Why be selfishly selfless?

When we think of the benefits of volunteering, the first thing that comes to mind is the impact of the volunteer activities on the health of the community and those being served. However, more and more research is demonstrating that we can get as much out of volunteering as the people we are giving our time for or to.

In fact, studies have shown that when we give to others it activates the areas of the brain associated with pleasure, social connection and trust.

Altruistic behaviour releases endorphins in the brain and boosts happiness for us as well as the people we help. Some studies have even shown that giving money away tends to make people happier than spending it on themselves. Basically, by giving to a cause or to helping others through volunteering and in other ways we can help reduce our risk of depression and anxiety and boost our personal wellbeing and happiness.

One country that seems to have embraced this concept is Denmark. In his book ‘The Blue Zones’, Author Dan Beutenter outlines some of the reasons they believe Denmark is consistently rated among the world’s happiest countries. One of these reasons is their high participation rates in volunteering. They found that 30 percent of Danes volunteer their time to benefit their communities. This makes for a healthier society and helps people take the focus off their own troubles.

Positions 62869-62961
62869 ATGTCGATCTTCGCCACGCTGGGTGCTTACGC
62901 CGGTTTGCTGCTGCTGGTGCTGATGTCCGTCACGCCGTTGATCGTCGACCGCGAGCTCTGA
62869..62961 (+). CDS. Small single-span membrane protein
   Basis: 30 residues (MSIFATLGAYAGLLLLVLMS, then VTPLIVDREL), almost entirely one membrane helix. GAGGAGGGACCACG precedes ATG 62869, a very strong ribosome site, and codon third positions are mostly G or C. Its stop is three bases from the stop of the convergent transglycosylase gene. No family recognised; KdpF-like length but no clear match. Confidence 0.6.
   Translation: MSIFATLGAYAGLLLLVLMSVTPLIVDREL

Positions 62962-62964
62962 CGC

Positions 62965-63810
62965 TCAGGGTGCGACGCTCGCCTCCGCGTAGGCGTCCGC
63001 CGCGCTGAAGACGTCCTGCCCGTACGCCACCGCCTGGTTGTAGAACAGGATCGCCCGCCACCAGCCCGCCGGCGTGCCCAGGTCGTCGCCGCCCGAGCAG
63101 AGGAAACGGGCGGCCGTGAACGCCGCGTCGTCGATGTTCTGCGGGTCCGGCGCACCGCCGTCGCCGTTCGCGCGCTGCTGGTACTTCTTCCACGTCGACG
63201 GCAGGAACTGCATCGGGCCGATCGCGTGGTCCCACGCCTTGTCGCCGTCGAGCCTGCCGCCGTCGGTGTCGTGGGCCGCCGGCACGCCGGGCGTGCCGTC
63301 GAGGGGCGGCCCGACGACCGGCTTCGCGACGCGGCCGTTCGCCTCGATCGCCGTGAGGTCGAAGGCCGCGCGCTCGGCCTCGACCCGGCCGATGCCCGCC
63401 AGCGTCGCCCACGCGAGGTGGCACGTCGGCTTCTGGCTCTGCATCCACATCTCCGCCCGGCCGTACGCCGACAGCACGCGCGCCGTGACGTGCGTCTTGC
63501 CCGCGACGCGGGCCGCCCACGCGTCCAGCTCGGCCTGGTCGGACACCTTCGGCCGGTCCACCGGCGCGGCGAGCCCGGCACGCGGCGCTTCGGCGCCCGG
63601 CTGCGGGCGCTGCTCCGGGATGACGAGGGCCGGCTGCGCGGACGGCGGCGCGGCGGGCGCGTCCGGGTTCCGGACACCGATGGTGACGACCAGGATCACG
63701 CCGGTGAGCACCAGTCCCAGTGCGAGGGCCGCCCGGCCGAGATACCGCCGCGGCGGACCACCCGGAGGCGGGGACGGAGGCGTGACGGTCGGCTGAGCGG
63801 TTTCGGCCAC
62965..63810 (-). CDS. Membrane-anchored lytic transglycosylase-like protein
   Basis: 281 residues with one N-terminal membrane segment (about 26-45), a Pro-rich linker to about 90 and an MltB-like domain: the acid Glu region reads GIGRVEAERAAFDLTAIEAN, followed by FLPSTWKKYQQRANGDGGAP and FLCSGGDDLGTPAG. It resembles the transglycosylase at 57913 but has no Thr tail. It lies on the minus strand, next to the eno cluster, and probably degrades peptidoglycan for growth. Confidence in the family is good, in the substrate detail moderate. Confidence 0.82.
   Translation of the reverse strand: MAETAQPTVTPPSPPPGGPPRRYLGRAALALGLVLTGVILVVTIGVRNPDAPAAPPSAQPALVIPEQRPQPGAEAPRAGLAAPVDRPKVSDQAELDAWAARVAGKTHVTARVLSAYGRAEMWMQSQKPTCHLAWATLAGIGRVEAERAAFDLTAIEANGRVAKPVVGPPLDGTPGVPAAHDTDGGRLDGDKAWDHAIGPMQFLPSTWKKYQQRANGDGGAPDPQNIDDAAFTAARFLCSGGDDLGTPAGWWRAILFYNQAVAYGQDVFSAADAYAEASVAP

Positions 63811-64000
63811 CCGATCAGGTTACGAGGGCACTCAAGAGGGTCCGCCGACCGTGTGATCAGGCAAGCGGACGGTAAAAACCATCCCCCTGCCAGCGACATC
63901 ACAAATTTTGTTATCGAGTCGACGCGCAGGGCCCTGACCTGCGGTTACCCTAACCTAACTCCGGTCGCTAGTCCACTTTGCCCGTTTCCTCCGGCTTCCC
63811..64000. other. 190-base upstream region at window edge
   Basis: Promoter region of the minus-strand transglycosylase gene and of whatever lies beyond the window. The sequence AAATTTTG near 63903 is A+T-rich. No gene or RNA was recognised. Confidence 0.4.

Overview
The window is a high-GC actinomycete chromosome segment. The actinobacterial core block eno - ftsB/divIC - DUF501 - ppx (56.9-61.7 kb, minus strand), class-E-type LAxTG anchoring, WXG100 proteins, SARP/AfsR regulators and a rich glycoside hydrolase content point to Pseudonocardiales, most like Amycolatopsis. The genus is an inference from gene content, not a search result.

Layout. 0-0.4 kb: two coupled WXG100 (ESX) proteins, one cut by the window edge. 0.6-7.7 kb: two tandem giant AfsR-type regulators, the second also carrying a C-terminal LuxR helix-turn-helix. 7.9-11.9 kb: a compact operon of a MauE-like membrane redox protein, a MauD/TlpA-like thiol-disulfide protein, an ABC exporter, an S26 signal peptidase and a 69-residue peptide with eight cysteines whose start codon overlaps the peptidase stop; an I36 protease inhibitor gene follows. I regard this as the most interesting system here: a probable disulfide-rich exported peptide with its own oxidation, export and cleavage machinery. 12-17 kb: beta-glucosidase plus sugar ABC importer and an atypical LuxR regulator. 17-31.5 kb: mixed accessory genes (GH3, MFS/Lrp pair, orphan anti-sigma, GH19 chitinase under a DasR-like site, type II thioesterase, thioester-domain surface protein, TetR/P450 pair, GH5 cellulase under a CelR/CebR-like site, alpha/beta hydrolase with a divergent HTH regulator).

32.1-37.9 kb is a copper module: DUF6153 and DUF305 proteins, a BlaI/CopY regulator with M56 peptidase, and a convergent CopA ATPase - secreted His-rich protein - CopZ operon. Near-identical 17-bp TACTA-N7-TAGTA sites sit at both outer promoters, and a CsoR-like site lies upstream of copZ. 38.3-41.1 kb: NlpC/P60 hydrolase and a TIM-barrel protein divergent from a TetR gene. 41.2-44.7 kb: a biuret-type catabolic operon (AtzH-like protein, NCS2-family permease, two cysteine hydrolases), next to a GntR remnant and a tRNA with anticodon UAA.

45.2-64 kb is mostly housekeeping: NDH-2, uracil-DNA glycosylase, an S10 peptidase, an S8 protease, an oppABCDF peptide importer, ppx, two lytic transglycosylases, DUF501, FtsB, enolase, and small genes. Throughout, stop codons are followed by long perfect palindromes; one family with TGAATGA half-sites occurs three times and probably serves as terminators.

Next steps on being selfishly

Selfless Whether it’s a one-off or something you do on a regular basis, volunteering is good all round. As well as making a positive contribution to the happiness of others, it’s a great way to meet people, get the most out of your local area and to increase your own happiness and wellbeing.

Vitality Works

If volunteering your services or time is something that you would like to do there are a few things you can do to get started. Check out the following two steps from the Action for Happiness organisation to get started.

 

Step 1:

Think about what sort of volunteering would work best for you practically. You are likely to make the biggest impact if it fits with our situation, likes and skills. A good place to get started is to think about:
• How much time am I able and willing to give?
• How regularly? E.g. once per week, per month, every other weekend?
• What skills am I willing to offer? (Often just a spare pair of hands or a friendly voice is enough)
• What skills might I like to learn?
• What would I enjoy doing? E.g. something physical, like gardening or sports coaching; something office-based or something out and about, like taking older or physically impaired people shopping.

 

Step 2:

There are lots of ways to find volunteering opportunities that are a good fit for you. You can look for chances to help out locally in places such as the local library, local papers, and community notice boards or on your council’s website for opportunities in your area. Alternatively, you can check out volunteering websites that provide opportunities and information.

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